Presentation Authors: Carolina Jorgez, Jason Scovell*, Abhishek Seth, Nathan Wilken, Juan Bournat, Houston, TX, Dolores Lamb, New York, NY
Introduction: Infertility affects 15% of couples trying to conceive. The etiology for most cases of male infertility is unknown. However, a well-recognized contributing cause of male infertility is cryptorchidism, the most common birth defect in men. Gene-dosage changes resulting from microdeletions and microduplications encompassing E2F1 are present in a subset of infertile men, including some that were cryptorchid. It was hypothesized that gene-dosage changes in E2f1 can cause cryptorchidism.
Methods: Detailed phenotypic analyses of E2f1 null mice were conducted to assess testicular development, location and function.
Results: E2f1-null mice had inguinal cryptorchidism with severe structural defects of the gubernaculum and progressive loss of testicular germ cells that culminated in infertility. Testicular failure was associated with significantly decreased testicular weight and impaired sperm production. Inactivation of E2f1 resulted in the loss of germ cell polarity and abnormal tight junction assembly, which in turn contributed to germ cell loss. Abnormalities in cell cycle gene expression were identified. Germ cell depletion in the adult mice did not occur by apoptosis. Testicular Wnt4 gene and protein expression significantly increased as E2f1-null mice matured and aged. To validate that the increase in Wnt4 expression played a role in the fertility defects, E2f1-null mice were crossed to Wnt4-flox and Stra8-Cre mice to delete Wnt4 in the germ cells. Mice lacking E2f1 and Wnt4 in germ cell had normal fertility. Thus, in the absence of E2f1, increased WNT4 expression negatively impacted mouse spermatogenesis, as shown by the normal male fertility of the double-null mouse model.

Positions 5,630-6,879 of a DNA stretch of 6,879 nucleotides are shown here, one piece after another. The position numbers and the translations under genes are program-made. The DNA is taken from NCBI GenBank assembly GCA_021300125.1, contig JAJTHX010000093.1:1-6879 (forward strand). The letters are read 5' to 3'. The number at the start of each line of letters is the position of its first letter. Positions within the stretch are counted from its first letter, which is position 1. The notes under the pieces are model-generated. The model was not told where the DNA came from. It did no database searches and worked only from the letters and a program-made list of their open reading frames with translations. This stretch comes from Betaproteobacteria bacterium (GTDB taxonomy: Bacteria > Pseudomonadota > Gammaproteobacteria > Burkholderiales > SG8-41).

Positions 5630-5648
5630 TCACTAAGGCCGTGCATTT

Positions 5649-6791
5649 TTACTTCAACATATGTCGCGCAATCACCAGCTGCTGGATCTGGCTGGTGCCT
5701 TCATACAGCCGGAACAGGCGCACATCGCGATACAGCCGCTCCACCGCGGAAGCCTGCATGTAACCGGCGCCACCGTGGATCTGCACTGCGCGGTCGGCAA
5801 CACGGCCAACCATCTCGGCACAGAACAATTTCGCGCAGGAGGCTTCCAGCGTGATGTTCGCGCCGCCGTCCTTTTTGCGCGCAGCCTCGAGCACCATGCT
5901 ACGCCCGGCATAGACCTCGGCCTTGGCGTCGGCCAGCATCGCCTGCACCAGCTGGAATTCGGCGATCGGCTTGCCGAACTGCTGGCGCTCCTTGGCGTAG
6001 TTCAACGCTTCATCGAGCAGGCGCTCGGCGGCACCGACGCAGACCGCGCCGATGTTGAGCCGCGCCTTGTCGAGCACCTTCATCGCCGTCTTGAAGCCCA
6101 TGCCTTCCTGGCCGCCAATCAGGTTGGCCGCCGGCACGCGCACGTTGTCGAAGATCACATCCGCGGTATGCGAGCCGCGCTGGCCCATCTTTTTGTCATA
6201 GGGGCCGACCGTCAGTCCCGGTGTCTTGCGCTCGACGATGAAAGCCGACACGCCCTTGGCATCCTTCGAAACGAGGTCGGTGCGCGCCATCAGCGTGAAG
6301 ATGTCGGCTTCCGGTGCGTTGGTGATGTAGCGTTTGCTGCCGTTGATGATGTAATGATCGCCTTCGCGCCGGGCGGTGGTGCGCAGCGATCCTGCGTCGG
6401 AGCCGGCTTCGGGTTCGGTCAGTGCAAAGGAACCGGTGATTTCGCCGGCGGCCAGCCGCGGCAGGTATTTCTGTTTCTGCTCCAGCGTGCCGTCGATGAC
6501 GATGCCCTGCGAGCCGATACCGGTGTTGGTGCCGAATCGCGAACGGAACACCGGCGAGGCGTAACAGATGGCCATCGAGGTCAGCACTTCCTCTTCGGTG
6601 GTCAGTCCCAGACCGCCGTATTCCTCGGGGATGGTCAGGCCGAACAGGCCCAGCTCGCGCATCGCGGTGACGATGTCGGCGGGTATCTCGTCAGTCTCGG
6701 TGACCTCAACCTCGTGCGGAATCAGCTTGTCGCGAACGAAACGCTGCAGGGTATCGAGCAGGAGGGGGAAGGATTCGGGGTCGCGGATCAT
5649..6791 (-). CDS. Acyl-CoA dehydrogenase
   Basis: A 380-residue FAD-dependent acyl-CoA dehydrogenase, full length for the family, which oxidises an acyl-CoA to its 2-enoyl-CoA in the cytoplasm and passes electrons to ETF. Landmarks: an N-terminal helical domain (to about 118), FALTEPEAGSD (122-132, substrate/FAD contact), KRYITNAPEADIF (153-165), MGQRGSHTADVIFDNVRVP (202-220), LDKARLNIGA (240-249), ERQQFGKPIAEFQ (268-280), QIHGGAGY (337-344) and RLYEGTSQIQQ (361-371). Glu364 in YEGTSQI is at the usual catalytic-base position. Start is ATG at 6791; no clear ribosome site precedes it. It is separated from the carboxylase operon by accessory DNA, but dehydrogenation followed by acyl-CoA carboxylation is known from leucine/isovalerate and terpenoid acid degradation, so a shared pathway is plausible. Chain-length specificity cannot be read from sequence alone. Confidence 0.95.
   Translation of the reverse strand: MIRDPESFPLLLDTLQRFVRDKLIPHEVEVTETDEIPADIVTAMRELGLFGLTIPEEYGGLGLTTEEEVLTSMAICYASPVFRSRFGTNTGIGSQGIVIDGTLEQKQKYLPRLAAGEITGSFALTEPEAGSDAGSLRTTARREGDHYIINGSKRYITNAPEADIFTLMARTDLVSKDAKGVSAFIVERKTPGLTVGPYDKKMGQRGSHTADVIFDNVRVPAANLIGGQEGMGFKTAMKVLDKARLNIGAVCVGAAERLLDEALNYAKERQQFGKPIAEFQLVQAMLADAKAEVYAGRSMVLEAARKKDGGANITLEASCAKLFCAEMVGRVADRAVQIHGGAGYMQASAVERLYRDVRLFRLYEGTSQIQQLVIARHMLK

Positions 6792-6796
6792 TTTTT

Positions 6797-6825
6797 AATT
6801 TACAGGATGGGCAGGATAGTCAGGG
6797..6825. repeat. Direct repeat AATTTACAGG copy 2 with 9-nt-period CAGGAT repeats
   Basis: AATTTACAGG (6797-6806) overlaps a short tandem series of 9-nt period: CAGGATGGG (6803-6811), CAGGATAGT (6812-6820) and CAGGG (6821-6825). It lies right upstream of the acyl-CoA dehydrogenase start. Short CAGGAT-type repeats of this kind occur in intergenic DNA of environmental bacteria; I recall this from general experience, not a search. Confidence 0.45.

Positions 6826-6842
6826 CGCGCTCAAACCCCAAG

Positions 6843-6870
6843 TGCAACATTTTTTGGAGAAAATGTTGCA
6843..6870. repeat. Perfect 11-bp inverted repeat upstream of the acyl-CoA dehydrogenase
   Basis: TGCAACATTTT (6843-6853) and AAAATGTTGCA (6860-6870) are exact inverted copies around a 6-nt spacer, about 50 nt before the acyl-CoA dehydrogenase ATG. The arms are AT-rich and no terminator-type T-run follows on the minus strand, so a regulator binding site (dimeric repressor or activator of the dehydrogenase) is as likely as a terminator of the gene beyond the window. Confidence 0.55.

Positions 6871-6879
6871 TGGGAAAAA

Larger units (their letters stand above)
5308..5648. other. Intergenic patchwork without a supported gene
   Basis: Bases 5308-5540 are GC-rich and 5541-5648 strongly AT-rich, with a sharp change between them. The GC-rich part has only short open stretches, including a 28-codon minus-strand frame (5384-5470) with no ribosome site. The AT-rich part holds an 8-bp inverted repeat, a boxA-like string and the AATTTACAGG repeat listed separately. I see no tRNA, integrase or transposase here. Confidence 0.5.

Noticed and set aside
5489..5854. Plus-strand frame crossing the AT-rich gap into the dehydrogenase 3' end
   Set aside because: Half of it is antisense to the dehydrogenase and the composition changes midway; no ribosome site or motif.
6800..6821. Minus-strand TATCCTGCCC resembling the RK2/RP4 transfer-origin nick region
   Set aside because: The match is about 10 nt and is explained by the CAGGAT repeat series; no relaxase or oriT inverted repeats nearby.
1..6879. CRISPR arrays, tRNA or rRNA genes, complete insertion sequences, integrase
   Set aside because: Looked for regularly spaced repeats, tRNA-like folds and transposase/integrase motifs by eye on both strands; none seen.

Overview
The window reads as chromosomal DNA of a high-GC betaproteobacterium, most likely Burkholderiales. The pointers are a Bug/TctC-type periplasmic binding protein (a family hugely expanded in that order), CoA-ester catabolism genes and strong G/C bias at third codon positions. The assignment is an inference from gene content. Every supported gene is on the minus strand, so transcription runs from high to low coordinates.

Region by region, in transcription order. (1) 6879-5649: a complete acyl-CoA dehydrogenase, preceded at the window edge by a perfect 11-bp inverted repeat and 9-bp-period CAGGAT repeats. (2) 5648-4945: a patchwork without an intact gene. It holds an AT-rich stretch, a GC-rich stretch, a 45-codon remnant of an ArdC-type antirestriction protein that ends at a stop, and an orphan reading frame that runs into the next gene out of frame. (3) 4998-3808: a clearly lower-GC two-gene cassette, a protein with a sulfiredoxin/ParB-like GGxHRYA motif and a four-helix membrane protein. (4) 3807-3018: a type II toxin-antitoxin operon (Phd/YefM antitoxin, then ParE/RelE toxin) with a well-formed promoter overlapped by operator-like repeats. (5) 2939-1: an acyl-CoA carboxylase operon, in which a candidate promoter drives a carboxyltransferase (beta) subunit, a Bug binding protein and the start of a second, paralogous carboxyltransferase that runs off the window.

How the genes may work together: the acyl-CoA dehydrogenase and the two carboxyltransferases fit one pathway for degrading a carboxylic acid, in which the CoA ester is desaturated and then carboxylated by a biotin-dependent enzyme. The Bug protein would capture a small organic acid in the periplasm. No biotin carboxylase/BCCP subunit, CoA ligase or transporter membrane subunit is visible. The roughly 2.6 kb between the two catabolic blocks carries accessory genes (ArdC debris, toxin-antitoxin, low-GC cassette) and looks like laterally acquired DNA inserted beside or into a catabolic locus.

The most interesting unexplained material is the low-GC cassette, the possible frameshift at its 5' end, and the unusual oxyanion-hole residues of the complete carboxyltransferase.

Conclusions: E2F1 plays an important role in testicular descent and function. In the absence of E2f1, increased Wnt4 expression correlated with germ cell loss, suggesting a novel role of Wnt4 in spermatogonial germ cell survival, and E2f1 as a repressor of Wnt4 in the testis. These results suggest that E2f1 governs developmental events in the testis causing inappropriate upregulation of Wnt4 that gave rise to spermatogenic failure and infertility.
Source of Funding: This study was supported in part by the NIH Multidisciplinary K12 Urologic Research (KURe) Career Development Program K12DK0083014 to DJL (CJ and AS were K12 scholars). DJL is also supported in part by the Frederick J. and Theresa Dow Wallace Fund of the